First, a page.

Father was killed in an 'execution', court is told
Father-of-one Kenneth O'Brien was "executed efficiently" in a premeditated killing and his body "desecrated", a murder trial has been told.
Sean Gillane SC, prosecuting, told jurors they had been invited "down a rabbit hole of lies and deceit" by Mr O'Brien's friend Paul Wells.
Mr Wells (50) has admitted he shot Mr O'Brien (33) but claims the gun went off during a struggle after Mr O'Brien turned up at his home armed.
Yesterday, his defence counsel Michael O'Higgins SC insisted that the evidence the killing was a planned execution "does not add up".
Mr O'Brien was a "deeply flawed character" and there were "suspicious" factors leading up to his death, the barrister added.
Both sides were delivering their closing speeches in the Central Criminal Court trial of Mr Wells, of Barnamore Park, Finglas.
The accused has claimed that the row which ended in Mr O'Brien's death in January 2016 happened because he had wanted to have his partner Eimear Dunne murdered and Mr Wells refused to kill her.
After Mr O'Brien was shot, Mr Wells dismembered his body in the yard with a chainsaw, and threw the remains in the Grand Canal.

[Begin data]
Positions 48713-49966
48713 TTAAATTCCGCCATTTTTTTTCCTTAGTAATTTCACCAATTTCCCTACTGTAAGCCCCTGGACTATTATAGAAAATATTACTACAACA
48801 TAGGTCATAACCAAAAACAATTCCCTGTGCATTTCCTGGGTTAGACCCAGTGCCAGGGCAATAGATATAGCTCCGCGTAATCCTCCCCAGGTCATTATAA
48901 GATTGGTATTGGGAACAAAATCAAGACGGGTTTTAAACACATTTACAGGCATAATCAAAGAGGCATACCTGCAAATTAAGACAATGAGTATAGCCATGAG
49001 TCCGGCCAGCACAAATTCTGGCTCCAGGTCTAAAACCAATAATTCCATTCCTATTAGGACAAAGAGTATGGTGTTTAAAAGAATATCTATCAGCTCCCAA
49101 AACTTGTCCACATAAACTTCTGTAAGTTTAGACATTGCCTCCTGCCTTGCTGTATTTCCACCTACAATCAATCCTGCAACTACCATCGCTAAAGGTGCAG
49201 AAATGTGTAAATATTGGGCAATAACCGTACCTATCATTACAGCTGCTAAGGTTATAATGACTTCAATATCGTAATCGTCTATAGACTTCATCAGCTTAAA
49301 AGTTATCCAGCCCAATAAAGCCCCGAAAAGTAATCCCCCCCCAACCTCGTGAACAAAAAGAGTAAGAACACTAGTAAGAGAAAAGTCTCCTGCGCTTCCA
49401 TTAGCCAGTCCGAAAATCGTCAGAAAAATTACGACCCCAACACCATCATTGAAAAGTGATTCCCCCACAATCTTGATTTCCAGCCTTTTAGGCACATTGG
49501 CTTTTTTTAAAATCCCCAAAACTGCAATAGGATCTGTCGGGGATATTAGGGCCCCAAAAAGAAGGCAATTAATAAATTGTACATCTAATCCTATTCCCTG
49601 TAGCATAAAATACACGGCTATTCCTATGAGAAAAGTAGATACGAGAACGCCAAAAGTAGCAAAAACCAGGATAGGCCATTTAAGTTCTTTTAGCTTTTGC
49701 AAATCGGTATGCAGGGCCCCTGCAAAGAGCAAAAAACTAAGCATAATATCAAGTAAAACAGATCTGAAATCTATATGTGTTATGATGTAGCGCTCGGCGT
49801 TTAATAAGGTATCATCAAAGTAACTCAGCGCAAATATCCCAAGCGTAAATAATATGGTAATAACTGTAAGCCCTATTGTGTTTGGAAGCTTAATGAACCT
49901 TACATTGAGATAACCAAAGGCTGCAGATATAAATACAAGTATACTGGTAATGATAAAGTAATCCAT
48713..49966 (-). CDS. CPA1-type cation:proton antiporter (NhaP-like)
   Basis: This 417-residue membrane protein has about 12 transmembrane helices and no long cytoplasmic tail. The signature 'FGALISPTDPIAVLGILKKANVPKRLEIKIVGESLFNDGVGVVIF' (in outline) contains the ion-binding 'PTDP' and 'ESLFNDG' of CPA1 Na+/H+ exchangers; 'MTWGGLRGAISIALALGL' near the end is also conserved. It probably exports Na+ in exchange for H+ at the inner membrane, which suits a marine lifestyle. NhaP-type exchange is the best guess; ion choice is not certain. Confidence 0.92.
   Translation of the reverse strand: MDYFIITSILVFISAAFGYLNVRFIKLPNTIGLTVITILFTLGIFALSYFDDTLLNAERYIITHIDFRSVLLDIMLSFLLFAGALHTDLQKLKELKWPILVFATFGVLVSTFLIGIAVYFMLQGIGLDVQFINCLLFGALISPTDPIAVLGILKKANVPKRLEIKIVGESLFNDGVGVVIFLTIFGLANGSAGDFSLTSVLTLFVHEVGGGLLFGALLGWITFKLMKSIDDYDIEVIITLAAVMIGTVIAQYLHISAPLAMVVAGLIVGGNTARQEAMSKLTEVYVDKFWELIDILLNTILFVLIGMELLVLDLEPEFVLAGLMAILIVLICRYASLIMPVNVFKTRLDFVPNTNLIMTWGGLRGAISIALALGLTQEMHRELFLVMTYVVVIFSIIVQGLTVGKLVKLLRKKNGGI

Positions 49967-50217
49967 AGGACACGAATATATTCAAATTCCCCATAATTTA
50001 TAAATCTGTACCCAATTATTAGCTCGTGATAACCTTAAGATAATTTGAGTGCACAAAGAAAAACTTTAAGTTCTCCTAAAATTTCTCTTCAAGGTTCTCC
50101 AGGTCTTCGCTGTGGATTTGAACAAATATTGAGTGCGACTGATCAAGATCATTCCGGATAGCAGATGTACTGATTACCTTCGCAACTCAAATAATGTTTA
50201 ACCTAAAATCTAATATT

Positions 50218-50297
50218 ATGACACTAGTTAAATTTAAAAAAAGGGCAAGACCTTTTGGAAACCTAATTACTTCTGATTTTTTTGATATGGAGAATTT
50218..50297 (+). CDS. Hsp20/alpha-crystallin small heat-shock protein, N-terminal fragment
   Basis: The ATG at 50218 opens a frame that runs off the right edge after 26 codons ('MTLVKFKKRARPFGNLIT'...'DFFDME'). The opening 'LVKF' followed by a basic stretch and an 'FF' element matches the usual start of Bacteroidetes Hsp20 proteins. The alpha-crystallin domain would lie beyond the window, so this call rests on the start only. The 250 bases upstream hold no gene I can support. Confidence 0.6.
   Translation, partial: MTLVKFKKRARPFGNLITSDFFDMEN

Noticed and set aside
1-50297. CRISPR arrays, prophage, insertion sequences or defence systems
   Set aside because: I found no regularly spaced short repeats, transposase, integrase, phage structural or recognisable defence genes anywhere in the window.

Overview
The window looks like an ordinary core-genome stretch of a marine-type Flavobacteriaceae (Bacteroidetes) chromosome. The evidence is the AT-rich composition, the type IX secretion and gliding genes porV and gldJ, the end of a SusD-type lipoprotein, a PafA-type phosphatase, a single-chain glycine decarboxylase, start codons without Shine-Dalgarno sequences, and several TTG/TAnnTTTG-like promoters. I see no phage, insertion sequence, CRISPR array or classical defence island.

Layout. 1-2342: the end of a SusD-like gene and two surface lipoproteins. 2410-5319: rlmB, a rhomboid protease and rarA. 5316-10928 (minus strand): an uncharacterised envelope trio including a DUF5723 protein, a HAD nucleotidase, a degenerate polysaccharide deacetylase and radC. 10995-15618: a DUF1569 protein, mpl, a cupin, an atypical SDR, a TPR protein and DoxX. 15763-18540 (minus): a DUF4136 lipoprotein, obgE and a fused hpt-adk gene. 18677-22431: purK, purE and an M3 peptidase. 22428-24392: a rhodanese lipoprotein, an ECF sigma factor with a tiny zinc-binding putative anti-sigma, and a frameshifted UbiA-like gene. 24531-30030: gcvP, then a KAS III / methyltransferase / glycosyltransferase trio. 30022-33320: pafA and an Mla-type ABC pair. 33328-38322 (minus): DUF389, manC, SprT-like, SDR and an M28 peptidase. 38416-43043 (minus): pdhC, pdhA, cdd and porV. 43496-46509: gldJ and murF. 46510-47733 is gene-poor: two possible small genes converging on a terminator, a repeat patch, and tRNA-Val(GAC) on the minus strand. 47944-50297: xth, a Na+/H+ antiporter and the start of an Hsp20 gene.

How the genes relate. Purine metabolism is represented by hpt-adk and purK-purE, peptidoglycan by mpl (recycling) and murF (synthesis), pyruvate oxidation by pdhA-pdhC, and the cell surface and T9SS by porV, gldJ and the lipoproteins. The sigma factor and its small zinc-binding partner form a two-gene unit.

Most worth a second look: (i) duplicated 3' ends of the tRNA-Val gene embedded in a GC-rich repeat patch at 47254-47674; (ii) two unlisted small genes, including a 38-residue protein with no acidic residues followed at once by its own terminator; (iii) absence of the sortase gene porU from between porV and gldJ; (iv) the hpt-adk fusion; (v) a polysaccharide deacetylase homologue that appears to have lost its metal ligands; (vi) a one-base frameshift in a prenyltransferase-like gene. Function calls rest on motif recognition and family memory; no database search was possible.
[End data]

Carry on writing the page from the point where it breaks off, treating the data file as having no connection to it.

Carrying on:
Yesterday, prosecution evidence closed after one more defence witness gave evidence and three more statements were read out to the jury.
Patrick Bogey said he was Mr O'Brien's best friend and on one occasion he walked into his shed and saw him working on pipe bombs.
The court also heard a woman called Aisling Walsh told gardaí of a relationship she had with Mr O'Brien while she was working in Australia.
In his closing speech, Mr Gillane told the jurors that Mr O'Brien had been shot in the back of the head and the accused's suggestion that he acted in self-defence did not make sense.
Mr O'Higgins said that Mr O'Brien had shown a "disregard for life" and asked the jury to consider several factors in considering Mr Wells' claim that Mr O'Brien wanted to have his partner killed.
The prosecution had not sought to advance any reason why the killing occurred and the jury had not heard about it because "the evidence isn't there to support it - you are left with a blank," he said.
The defence closing speech is due to conclude today.